Alex Bradley

Johnstown Castle Looks to the Future

"Johnstown Castle Looks to the Future" was featured in the Irish Arts Review Magazine in 2017. The piece, written by writer and artist Peter Pearson chronicles the history of the Johnstown Estate and is available to read by clicking here.

 

 


Our Plans

The construction works at Johnstown Castle commenced in April 2018 and when completed we will operate the very special Johnstown Castle, Estate, Museum & Grounds for all to enjoy.

 


Donation to Irish Famine

Muslim Assistance to Ireland during the Great Hunger.

Possibly the only uplifting aspect of the tragedy of the Great Hunger was the charitable response to the disaster by thousands of private individuals throughout the world who were neither Irish nor Catholic.  The geographical scope of this intervention was extensive, with the two first groups to contribute at the end of 1845 being in Calcutta in India and in Boston in the US.

The vast majority of this relief was donated in the wake of the second, more deadly, failure of the potato blight in 1846.  This wave of benevolence included a large donation from the Sultan of Turkey, Abdülmecid I. Born in 1823, Abdülmecid had become Sultan in 1839. Regardless of his youth and upbringing, the Sultan showed himself to be a progressive, who desired to forge closer relations with western Europe. His policies included abolishing slave markets, allowing non-Muslim places of worship to be built, establishing modern universities, and – as early as 1858 – decriminalizing homosexuality.

 

 

One of the young Sultan’s most impressive acts of generosity occurred in 1847, when he offered to donate £10,000 towards Famine relief in Ireland. If he had been allowed to do so, it would have made him the largest individual benefactor.  However, only a few weeks earlier, Queen Victoria had donated £2,000 to Ireland and diplomats in Constantinople persuaded Turkish officials that it would offend British royal protocol if anybody gave a higher amount than the monarch.  Consequently, the Sultan’s donation was reduced to £1,000 – still a generous sum, but far less than what had been originally envisaged.

The Sultan’s part in assisting the Famine poor was known at the time within Ireland, with a number of newspapers commenting on it.  A (bad) poem was even published to commemorate his intervention:

  • God bless the Turk! God bless the Turk!
  • God bless the Turk! For this Christian work,
  • May his noble shadow never be less!
  • May Mahomed guard him,
  • And Allah reward him …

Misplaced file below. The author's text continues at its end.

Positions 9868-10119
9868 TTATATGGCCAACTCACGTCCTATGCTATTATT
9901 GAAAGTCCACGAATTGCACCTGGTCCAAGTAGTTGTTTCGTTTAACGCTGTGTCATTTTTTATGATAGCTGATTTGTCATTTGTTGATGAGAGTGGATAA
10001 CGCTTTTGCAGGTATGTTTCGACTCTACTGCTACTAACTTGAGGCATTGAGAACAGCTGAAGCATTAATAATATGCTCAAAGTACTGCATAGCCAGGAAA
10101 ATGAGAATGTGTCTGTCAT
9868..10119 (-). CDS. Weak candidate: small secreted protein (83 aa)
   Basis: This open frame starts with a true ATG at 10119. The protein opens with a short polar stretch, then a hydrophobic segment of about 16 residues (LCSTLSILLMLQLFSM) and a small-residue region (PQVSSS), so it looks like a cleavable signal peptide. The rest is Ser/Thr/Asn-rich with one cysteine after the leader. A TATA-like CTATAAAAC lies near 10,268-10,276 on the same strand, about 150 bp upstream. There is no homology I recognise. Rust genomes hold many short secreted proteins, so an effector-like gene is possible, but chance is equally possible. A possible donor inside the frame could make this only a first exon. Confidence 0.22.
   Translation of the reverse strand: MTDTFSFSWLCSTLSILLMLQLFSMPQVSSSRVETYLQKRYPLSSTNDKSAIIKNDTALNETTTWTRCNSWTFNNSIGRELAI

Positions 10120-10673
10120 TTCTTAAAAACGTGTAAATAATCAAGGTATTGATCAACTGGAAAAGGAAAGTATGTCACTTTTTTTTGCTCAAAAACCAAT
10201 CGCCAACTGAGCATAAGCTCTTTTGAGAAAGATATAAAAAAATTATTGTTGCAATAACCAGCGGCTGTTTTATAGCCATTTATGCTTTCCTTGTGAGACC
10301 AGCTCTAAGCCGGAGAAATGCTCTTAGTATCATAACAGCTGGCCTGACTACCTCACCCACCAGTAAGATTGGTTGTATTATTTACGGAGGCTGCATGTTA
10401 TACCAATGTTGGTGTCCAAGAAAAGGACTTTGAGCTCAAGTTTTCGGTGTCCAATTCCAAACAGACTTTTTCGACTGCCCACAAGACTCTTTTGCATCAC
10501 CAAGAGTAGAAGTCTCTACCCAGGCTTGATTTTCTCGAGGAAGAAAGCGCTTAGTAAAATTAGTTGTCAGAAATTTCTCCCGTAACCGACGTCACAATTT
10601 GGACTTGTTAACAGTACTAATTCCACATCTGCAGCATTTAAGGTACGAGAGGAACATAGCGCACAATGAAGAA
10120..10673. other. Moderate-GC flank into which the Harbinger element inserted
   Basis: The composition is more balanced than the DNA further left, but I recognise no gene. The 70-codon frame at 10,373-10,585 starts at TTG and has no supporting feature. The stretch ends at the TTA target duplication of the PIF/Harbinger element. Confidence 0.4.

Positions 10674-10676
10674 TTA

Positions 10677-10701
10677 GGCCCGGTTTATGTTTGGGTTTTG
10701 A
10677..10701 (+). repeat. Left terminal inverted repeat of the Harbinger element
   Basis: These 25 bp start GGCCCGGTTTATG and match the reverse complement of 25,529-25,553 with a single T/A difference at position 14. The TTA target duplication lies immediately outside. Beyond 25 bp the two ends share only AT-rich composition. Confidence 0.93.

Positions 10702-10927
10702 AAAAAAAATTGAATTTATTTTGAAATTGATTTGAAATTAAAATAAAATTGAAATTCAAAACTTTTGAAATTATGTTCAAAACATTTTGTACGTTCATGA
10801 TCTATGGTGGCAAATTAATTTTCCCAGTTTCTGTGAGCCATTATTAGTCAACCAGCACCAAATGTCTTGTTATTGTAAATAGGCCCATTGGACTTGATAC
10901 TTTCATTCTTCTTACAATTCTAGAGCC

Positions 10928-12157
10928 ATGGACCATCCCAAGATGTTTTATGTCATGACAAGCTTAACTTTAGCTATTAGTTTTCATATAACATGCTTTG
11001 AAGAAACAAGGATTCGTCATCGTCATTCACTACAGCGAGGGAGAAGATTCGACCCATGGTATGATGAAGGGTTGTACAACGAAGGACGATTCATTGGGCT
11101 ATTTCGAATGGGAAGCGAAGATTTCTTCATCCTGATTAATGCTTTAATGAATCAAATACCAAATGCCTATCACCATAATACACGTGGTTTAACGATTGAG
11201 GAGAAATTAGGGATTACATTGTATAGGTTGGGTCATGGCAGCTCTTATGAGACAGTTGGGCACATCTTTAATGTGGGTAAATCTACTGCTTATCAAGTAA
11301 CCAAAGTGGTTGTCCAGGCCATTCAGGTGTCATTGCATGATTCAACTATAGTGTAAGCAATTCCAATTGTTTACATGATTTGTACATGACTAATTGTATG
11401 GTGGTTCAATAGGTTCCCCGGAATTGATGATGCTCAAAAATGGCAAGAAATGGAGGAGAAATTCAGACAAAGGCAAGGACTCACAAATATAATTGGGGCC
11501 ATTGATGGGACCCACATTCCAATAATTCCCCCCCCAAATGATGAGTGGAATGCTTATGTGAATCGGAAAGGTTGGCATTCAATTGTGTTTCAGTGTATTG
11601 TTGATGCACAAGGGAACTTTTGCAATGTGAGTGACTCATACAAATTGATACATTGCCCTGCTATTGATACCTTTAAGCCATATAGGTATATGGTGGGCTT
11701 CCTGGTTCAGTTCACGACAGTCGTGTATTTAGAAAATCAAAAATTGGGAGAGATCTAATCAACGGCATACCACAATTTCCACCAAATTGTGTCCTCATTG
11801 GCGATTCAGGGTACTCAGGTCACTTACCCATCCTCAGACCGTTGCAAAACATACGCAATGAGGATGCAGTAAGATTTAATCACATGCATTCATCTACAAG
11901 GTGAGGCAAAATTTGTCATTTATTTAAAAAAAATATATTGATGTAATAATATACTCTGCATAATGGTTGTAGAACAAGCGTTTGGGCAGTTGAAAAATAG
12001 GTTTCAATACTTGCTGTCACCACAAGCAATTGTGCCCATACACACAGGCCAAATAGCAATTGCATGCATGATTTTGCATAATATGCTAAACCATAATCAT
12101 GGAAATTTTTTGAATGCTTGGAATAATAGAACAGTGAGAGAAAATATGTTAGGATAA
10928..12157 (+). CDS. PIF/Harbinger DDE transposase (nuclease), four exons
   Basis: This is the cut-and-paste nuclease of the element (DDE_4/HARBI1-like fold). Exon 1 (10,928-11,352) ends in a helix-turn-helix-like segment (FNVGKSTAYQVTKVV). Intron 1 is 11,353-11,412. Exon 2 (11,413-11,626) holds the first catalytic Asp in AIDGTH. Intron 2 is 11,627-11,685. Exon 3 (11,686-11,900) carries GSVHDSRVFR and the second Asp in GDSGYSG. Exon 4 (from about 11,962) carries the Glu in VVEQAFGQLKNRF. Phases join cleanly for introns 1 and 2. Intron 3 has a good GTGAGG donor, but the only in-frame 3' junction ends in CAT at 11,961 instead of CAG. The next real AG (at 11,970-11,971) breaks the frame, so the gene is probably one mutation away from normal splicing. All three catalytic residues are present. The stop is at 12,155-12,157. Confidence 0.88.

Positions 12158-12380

• Let Ireland be grateful,
  • And pay back the alms
  • That His Highness bestowed.

It is hard to calculate the impact of Abdülmecid’s donation, but without the charity of the Sultan and thousands of other men and women who had no direct connection with Ireland, the death toll resulting from the Great Hunger would have been even higher.

For more on private charity see, Christine Kinealy Charity and the Great hunger. The Kindness of Strangers (Bloomsbury, 2013).


Our Bat Colony

The IAM Manager, Matt and Harm Deenen (a trained field ecologist) have been conducting regular bat counts and surveys at Johnstown since 2015. In 2016 they carried out weekly counts of the maternal colony of soprano pipistrelle bats which use the first floor roof of the museum (west side). This work has continued this year so they can build up comparative data and monitor the health of the colony.

The bats gather in this roost from March until October although they reckon some individuals may hibernate there in the winter too. The roost reaches its peak in May with the biggest count being 714 individuals recorded on 5 May 2016. They have been told by experts that this is the third largest recorded roost in the country. In June the pups are born and can sometimes be seen on infra-red camera that they have in the roof.

The team have a theory that other species of bat may also use the same roost from time-to-time but in much smaller numbers – they think they have detected a daubenton bat emerging from the roost this year. Counting bats means standing outside the roost at sunset and counting for an hour in ten minute intervals - 20 to 30 mins after sunset is the peak emergence time. They use various specialist bat equipment to aid them. Records of bat counts are submitted to Bat Conservation Ireland, National Biodiversity Centre and are also available on the Irish agricultural museum website.

They also carry out regular patrol surveys around the grounds and have detected brown long-eared bats, common pipistrelle, leisler bats and daubenton bats (water specialists). They have been told that bats have used the castle in the past but they have no evidence to support this being the case at the moment.

Johnstown has the perfect habitat for Irish bats. The team intend to keep recording to build up their knowledge of bats on the site and to continue to monitor the maternal roost so it becomes the best recorded roost in the country and a flagship for bat conservation.